THEATRICAL HOLDOVERS, FILM FESTIVALS, REVIVAL SCREENINGS, AND OTHER SPECIAL SHOWINGS IN INDIANA THIS WEEK

Americana – Two American high-school seniors who will enlist in the Army after graduation are the subject of this documentary, which will be screened at 6:30 PM on Friday, February 5, at the University of Notre Dame’s Browning Cinema. This showing is part of the Browning’s “ScreenPeace” film series.

Bad Lieutenant: Port of Call New Orleans – Nicolas Cage and company will be at the Cinema Center @ Indiana Tech in Fort Wayne through Monday, February 8.

The Boondock Saints II: All Saints Day – Continues this week at the Starplex Coventry 13 in Fort Wayne, with two shows per day (at 6:50 and 9:20).

Broken Embraces – Penelope Cruz stars in Pedro Almodovar’s latest film, which will be shown at 6:30 and 9:30 PM on Thursday, February 11, through Saturday, February 13, at the University of Notre Dame’s Browning Cinema.

The Dirty Dozen – Lee Marvin, Ernest Borgnine, John Cassavetes, Charles Bronson, Robert Ryan, Jim Brown, Telly Savalas, Donald Sutherland and George Kennedy are just some of the names in the cast of Robert Aldrich’s 1967 war film. The Indianapolis Museum of Art’s Toby Theatre will show The Dirty Dozen on Friday, February 5, at 7 PM.

An Education – Carey Mulligan stars in Lone Scherfig’s drama, which holds over this week at the ShowPlace East 11 in Bloomington; it is also starts at – or returns to, depending on the theater – a number of theaters throughout the state on Friday, February 5: the Keystone Art Cinema and Glendale Mall ShowPlace 12 in Indianapolis, the Hamilton 16 and IMAX in Noblesville, the Shiloh Crossing 18 in Avon, the Cinema 7 in Muncie, the Showplace 12 in Columbus, the ShowPlace 12 in Muncie, the Encore Park 14 in Elkhart, the Honey Creek West 8 in Terre Haute, the Portage 16 in Portage, the ShowPlace 16 in South Bend, and the Eastside 9 in Lafayette.

Film, Television and Theater Talks – Director Danielle Beverly will present excerpts from her 2005 film Learning to Swallow and the forthcoming Project: Rebirth (which she field produced) at 4 PM on Friday, February 5, at the University of Notre Dame’s Browning Cinema.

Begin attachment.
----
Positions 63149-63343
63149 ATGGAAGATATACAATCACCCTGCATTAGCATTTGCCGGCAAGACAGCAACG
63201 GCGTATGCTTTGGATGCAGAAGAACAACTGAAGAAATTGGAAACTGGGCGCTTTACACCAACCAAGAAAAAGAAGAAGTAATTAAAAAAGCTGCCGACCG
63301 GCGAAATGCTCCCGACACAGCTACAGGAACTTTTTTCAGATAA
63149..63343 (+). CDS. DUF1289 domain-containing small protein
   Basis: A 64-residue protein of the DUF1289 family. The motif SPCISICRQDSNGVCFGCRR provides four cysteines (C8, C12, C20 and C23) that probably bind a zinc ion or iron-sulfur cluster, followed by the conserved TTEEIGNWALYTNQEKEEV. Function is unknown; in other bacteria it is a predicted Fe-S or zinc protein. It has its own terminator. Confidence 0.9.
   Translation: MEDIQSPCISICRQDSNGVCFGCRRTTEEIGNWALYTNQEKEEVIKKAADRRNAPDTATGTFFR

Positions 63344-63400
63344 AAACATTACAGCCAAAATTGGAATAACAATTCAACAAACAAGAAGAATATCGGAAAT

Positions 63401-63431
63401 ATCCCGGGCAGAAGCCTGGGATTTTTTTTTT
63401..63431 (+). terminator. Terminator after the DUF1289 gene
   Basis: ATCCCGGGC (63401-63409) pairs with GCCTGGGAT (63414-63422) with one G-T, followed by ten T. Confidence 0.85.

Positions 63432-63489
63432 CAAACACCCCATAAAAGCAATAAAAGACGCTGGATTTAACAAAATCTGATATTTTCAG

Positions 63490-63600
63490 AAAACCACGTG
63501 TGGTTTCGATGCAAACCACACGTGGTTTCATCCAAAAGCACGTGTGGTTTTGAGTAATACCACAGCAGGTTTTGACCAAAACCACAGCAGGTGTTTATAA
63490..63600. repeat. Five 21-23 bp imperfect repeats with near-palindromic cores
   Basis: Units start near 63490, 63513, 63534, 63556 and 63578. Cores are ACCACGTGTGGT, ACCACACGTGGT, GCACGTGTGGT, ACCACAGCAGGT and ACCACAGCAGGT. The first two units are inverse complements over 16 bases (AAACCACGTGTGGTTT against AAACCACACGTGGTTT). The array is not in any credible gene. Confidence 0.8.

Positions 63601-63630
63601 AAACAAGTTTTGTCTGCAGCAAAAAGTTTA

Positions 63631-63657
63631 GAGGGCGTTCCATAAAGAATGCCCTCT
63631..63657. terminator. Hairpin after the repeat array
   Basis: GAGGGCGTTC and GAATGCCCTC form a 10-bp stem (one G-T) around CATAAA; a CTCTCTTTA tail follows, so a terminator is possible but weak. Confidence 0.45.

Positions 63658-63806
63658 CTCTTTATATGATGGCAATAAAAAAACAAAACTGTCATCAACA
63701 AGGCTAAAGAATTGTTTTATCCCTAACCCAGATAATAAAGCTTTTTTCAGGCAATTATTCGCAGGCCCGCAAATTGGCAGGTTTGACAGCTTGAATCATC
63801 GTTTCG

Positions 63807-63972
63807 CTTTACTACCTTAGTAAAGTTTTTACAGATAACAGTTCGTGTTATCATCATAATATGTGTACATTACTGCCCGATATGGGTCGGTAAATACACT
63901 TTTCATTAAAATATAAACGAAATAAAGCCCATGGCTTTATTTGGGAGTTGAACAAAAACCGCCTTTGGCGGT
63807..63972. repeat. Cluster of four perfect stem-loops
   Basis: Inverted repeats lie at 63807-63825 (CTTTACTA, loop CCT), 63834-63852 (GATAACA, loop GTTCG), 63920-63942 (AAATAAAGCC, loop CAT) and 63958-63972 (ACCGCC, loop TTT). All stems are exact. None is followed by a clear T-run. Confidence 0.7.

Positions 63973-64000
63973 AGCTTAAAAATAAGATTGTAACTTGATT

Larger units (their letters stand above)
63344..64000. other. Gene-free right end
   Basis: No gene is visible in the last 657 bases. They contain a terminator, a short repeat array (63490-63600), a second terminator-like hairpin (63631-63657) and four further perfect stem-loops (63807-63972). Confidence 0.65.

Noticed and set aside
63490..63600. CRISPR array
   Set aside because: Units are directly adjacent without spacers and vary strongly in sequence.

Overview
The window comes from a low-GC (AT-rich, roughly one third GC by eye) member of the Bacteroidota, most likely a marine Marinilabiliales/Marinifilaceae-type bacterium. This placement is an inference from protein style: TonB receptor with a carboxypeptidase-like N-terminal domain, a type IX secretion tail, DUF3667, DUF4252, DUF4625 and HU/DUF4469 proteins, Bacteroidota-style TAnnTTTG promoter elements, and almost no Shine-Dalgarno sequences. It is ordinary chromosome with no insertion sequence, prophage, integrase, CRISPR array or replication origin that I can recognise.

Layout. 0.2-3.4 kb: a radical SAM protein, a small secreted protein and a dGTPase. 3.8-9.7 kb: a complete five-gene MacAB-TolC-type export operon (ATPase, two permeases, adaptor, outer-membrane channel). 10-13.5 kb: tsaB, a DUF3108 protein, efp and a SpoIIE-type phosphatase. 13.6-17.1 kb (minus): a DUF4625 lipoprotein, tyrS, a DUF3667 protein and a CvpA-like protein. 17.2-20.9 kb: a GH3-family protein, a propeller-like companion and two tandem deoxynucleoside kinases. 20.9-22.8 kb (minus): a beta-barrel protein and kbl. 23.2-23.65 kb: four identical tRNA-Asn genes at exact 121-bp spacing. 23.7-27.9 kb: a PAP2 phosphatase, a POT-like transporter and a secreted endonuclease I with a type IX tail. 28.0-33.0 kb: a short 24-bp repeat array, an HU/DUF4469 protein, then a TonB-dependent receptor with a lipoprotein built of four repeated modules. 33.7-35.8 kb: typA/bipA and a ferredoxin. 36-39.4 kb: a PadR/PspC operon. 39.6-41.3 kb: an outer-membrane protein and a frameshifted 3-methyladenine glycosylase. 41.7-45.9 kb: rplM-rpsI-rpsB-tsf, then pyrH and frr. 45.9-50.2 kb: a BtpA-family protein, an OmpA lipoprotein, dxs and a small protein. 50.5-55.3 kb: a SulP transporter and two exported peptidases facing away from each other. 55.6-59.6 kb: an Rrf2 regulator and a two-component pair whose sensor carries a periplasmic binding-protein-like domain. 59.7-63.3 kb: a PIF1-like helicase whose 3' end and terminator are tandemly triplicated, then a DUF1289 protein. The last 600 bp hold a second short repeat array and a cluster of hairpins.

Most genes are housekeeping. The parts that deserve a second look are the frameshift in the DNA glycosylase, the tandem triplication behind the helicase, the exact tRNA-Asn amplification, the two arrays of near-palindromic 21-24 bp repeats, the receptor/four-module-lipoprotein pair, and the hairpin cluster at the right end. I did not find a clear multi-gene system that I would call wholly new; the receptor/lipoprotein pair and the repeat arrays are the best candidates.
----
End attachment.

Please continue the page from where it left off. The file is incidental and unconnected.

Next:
Harvest Moon Film Festival – On its official site, this festival states that it “aims to provide the regional community with a gathering of films and filmmakers celebrating the Midwest” and “provides opportunities for the community to experience the art of film and promotes Midwestern filmmaking.” The Harvest Moon Film Festival starts Thursday, February 11 in downtown Muncie, and runs through Saturday, February 13. For more details, visit the festival’s official site.

Hunger – Michael Fassbender (from Inglourious Basterds and Fish Tank) stars as Bobby Sands, the Irish Republican Army prisoner whose 1981 hunger strike in the Belfast prison, The Maze, led to his death. This 2008 British/Irish co-production will be shown at 6:30 PM on Saturday, February 6, at the University of Notre Dame’s Browning Cinema; the screening is part of the “ScreenPeace” Film Series.

The Hurt Locker – This Academy-Award nominee returns to the big screen in Indiana with engagements at both the Cinemark Movies 8 Washington Market in Indianapolis and the Starplex Cinemas Coventry 13 in Fort Wayne.

The Imaginarium of Doctor Parnassus – Terry Gilliam’s latest film – and Heath Ledger’s last one – starts Friday at the Yes Cinema in Columbus.

The Killing Fields – Sam Waterston, Haing S. Ngor, John Malkovich and Julain Sands star in Roland Joffe’s 1984 film about the Cambodian civil war and its tragic after-effects; it will be shown at 9:30 PM on Saturday, February 6, at the University of Notre Dame’s Browning Cinema, as part of the “ScreenPeace” Film Series.